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Author Topic: United States builds wall at Nigeria-Niger border in move against Boko Haram  (Read 226 times)

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Offline mastercode

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About 20 members of the United States Special Operations Forces are quietly building a wall at the Nigeria-Niger border in a move against the Boko Haram insurgent group, according to a report by Reuters on Friday.

It was learnt that the development is part of US President Barack Obama?s new counter-terrorism strategy in the African continent.

According to the report, the soldiers, who are providing security for the country, do not go into combat or wear uniforms, but have been quietly trying to help Niger build a wall against Boko Haram?s incursions and its recruitment of the country?s youths.

The insurgent group has expanded from its base in North East Nigeria to threaten the region. Its leader, Abubakar Shekau, had pledged its loyalty to the Islamic State in March 2015.

Reuters stated in its report that about 1,000 US Special Operations Forces had been deployed across Africa.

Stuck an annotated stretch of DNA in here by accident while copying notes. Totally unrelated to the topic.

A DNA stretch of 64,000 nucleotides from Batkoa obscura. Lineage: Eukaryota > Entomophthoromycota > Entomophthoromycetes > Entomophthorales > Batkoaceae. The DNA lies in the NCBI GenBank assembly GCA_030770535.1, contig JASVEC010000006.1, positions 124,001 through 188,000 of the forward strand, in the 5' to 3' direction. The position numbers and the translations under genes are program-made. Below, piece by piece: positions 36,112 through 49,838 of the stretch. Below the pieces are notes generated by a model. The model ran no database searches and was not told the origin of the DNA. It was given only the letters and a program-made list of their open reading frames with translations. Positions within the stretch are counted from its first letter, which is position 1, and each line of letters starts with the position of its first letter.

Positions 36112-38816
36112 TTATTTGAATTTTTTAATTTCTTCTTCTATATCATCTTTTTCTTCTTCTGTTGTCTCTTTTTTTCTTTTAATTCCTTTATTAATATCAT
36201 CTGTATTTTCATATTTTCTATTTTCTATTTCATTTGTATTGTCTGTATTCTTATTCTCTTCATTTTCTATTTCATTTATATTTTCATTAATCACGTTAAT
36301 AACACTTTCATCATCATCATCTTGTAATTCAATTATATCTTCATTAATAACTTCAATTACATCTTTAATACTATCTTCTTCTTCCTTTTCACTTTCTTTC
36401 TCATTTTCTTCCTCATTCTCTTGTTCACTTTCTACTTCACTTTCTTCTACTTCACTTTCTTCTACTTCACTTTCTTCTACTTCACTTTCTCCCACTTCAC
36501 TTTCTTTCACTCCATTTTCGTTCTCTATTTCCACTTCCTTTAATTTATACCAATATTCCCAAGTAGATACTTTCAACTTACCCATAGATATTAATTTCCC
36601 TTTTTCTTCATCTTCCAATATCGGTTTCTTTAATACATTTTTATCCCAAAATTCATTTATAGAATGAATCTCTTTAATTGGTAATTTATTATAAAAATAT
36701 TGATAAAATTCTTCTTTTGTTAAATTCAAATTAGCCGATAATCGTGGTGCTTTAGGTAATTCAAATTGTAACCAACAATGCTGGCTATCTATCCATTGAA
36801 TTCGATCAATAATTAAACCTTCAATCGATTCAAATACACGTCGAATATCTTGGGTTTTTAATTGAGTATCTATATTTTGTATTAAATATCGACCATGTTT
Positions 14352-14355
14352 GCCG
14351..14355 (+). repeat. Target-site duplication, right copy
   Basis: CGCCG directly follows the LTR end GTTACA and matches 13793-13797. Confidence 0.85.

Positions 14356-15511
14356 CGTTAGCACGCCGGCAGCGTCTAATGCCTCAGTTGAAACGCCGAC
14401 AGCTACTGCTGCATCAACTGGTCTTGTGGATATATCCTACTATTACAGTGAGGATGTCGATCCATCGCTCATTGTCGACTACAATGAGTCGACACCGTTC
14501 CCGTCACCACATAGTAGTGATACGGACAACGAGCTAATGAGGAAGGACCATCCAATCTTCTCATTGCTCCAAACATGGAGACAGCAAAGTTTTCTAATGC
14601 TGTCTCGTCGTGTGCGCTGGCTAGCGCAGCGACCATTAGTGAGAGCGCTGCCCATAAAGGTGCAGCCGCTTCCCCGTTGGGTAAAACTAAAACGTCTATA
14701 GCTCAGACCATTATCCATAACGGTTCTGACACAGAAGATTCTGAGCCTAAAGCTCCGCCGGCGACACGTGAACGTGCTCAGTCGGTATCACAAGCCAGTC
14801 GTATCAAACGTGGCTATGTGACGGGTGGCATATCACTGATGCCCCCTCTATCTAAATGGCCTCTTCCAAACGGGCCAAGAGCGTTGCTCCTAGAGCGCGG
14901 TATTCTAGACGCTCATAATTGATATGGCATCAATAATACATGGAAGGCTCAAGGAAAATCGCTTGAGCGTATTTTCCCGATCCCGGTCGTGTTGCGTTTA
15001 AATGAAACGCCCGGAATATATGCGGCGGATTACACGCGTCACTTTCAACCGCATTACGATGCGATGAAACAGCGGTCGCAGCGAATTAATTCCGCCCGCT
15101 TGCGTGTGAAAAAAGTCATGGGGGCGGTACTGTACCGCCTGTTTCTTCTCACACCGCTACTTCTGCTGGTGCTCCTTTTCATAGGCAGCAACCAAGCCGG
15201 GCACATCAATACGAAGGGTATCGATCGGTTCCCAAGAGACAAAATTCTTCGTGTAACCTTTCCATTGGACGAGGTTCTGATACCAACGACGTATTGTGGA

The Commander of the U.S. Special Operations Forces in North and West Africa, Army Col. Bob Wilson, told the news agency that in Chad, Nigeria, Niger and elsewhere, the officers were executing Obama?s relatively low-risk strategy of countering Islamic extremists by finding local partners willing to fight rather than deploying combat troops by the thousands.

He said, ?The new approach, which Obama announced in May 2014, is far from being a silver bullet for the US in its global battle against Islamic militancy. The indirect strategy appears to be faltering in the Middle East, where the United States has found few reliable allies on the battlefield in Syria. In Iraq, US-trained and -equipped forces evaporated last year in the face of Islamic State?s offensive.

?In Niger, there are signs of success against Boko Haram, although progress will likely be slow in a years-long effort.

?For the region, this is going to be a struggle that?s going to be with them for a long time, not just in Niger, but elsewhere.?

Meanwhile, the US soldiers in Niger have described their mission as a sharp and welcome pivot from the Iraq and Afghan wars, where virtually all of them served. They didn?t, however, state how long their presence would last.

?It?s a totally different approach to the problem set,? an American team sergeant spoke on the condition of anonymity.

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